Maybe you've played a 3D Pong game before -- the one embedded below this paragraph, for instance -- but I can assure you your mind was not sufficiently blown by those like mine was during this tech demo. For starters, rather than a background, the outer 3DS cameras capture the ground behind the handheld itself, displaying the image as if the ball were bouncing towards the ground below.
I was instructed to drag my stylus across the bottom screen to control the paddle in the foreground (my paddle), which, at first, didn't make sense. Then I realized that the ball was entering into the screen and bouncing back toward me ... and then I kinda freaked out a little bit. The trompe l'oeil effect of the 3D screen coupled with an intelligent use of the floor-facing camera instantly gave me a glimpse into one possible future for 3DS games.
The augmented reality twist of employing the camera alongside the 3D effect of the ball going in and out of the screen (depth-wise) shows off, in an admittedly basic way, how developers could use the upcoming handheld for new types of games. In so many words, this, coupled with the 3D effect of the screen, effectively proved to me that the 3DS works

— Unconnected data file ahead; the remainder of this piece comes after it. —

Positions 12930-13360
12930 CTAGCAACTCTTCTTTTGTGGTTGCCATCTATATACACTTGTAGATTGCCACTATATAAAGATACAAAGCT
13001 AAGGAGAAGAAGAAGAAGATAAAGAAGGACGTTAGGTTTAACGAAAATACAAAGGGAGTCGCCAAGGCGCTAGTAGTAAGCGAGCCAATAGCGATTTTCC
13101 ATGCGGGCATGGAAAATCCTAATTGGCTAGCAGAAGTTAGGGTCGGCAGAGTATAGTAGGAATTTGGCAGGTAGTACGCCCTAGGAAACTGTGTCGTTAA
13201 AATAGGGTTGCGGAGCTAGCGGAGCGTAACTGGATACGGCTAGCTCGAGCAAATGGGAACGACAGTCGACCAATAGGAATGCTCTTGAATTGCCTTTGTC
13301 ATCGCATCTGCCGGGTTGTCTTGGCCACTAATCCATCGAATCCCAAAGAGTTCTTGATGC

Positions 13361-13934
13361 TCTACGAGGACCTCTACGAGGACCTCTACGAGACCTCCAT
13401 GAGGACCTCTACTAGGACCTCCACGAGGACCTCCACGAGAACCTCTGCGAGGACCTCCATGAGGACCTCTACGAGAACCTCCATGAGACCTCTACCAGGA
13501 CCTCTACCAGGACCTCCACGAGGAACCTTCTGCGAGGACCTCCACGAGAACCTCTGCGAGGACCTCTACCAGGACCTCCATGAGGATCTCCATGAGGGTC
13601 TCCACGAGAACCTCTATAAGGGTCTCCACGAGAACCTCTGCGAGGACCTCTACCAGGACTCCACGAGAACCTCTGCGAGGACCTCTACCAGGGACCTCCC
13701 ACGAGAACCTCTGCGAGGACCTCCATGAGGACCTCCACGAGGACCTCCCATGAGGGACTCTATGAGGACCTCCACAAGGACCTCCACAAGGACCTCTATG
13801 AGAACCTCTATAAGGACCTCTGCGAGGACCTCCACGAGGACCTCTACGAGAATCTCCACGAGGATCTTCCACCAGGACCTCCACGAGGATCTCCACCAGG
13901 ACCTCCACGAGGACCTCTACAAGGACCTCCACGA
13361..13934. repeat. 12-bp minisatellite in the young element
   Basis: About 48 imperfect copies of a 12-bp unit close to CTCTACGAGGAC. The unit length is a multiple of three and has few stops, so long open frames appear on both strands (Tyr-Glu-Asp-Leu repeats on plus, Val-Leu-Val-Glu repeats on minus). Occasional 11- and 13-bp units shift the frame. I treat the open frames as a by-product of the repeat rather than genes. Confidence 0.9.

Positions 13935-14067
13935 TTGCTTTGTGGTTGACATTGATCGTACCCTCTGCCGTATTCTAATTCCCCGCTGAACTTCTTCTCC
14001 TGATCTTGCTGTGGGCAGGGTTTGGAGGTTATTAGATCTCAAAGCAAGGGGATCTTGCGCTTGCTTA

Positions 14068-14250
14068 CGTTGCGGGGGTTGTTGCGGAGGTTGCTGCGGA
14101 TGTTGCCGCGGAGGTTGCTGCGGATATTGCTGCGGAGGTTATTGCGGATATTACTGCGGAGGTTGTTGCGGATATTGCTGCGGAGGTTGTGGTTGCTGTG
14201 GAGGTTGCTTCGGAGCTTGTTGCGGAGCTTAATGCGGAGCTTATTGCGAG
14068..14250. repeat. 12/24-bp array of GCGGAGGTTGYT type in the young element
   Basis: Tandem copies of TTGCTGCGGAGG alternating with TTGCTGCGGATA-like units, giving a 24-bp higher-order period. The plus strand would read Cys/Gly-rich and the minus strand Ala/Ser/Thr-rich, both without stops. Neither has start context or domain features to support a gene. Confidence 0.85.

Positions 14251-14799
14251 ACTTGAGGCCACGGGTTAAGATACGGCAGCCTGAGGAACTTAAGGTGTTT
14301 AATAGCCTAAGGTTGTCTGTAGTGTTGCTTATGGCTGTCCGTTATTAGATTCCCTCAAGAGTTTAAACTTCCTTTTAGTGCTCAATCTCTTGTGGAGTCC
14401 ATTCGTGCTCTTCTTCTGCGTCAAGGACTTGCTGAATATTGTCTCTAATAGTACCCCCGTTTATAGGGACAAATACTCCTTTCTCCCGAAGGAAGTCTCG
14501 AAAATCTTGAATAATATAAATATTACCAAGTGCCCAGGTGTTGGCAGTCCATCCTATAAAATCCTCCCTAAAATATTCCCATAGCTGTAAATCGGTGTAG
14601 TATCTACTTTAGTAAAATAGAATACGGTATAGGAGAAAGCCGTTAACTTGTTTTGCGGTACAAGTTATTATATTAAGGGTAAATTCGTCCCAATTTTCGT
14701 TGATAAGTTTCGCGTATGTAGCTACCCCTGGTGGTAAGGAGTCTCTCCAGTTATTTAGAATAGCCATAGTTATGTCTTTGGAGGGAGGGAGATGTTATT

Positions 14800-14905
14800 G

As JC and James detailed in earlier previews
(not to mention Chris's first hands-on with the 3DS
itself), the visuals of the system are shockingly impressive -- even with the 3D slider turned all the way off, graphics are crisper and more colorful than the current Nintendo handhelds (not to mention Sony's PSP). But the sharper visuals weren't what people kept returning to the press room raving about -- it was the glasses-less 3D effect and that, yes, it actually worked
As the "game" was most certainly little more than a tech demo, we may never see "3D Paddle Ball" arrive on the 3DS. That said, it'd do Nintendo well to include the minigame on the system's OS at launch as a proof of concept. Heck, I'd even drop 100 DSi points on it ... whaddya say, Nintendo?